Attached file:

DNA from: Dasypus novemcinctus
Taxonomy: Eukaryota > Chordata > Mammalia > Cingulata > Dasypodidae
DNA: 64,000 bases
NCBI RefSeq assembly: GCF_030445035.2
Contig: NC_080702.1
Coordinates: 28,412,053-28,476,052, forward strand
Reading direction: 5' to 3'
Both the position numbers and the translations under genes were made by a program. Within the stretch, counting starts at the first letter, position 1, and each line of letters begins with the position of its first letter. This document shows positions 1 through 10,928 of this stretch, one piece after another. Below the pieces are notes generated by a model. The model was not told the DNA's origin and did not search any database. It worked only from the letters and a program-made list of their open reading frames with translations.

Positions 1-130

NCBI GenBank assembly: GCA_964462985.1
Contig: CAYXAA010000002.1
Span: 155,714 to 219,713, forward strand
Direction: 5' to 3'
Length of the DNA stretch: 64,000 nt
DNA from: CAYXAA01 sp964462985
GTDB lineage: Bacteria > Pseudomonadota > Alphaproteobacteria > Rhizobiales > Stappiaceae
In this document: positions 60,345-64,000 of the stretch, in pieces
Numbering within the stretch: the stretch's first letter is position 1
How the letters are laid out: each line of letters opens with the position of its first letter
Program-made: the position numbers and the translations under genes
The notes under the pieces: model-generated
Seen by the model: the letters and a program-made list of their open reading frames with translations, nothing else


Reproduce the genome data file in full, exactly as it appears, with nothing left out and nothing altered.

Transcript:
DNA from: Dasypus novemcinctus
Taxonomy: Eukaryota > Chordata > Mammalia > Cingulata > Dasypodidae
DNA: 64,000 bases
NCBI RefSeq assembly: GCF_030445035.2
Contig: NC_080702.1
Coordinates: 28,412,053-28,476,052, forward strand
Reading direction: 5' to 3'
Both the position numbers and the translations under genes were made by a program. Within the stretch, counting starts at the first letter, position 1, and each line of letters begins with the position of its first letter. This document shows positions 1 through 10,928 of this stretch, one piece after another. Below the pieces are notes generated by a model. The model was not told the DNA's origin and did not search any database. It worked only from the letters and a program-made list of their open reading frames with translations.

Positions 1-130

NCBI GenBank assembly: GCA_964462985.1
Contig: CAYXAA010000002.1
Span: 155,714 to 219,713, forward strand
Direction: 5' to 3'
Length of the DNA stretch: 64,000 nt
DNA from: CAYXAA01 sp964462985
GTDB lineage: Bacteria > Pseudomonadota > Alphaproteobacteria > Rhizobiales > Stappiaceae
In this document: positions 60,345-64,000 of the stretch, in pieces
Numbering within the stretch: the stretch's first letter is position 1
How the letters are laid out: each line of letters opens with the position of its first letter
Program-made: the position numbers and the translations under genes
The notes under the pieces: model-generated
Seen by the model: the letters and a program-made list of their open reading frames with translations, nothing else